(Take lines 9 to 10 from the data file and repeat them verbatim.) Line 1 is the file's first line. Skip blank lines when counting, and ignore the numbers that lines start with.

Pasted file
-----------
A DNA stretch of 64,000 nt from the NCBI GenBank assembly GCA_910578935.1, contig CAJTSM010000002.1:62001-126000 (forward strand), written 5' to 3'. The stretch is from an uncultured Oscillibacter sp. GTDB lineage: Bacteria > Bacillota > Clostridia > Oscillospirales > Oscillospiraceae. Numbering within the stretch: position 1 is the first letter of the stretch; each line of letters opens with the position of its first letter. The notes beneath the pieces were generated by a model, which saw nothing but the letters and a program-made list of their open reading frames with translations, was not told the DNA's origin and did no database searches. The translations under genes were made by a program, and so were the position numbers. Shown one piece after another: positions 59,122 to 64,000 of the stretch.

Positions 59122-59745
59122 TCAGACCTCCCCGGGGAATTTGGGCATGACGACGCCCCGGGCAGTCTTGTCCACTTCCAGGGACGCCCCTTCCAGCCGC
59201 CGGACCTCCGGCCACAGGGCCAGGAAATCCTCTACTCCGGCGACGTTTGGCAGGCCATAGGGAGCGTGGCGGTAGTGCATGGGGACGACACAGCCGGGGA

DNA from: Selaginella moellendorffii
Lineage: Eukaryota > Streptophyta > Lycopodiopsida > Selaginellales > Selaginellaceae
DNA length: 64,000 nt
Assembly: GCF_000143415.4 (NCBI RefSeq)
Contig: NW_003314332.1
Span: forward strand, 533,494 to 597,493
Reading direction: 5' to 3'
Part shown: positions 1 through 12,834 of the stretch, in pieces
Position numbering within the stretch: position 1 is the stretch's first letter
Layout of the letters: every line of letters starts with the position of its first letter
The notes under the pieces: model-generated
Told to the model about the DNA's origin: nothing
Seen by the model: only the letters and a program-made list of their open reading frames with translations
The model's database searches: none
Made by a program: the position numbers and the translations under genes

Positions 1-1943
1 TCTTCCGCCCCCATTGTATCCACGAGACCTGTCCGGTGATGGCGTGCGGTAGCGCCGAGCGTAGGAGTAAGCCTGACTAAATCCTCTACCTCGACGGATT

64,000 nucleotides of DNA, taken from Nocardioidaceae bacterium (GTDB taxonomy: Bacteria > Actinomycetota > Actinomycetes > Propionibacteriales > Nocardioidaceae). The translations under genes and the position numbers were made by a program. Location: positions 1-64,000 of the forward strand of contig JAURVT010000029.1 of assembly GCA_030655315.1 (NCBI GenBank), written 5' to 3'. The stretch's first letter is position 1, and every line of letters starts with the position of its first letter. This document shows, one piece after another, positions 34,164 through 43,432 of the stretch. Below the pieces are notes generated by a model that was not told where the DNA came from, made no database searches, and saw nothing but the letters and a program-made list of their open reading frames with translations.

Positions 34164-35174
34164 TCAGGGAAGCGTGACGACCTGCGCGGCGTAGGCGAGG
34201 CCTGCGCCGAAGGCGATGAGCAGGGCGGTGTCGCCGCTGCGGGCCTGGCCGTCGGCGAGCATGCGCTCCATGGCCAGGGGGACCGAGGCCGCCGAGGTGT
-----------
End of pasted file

Contig: NW_003314332.1
Span: forward strand, 533,494 to 597,493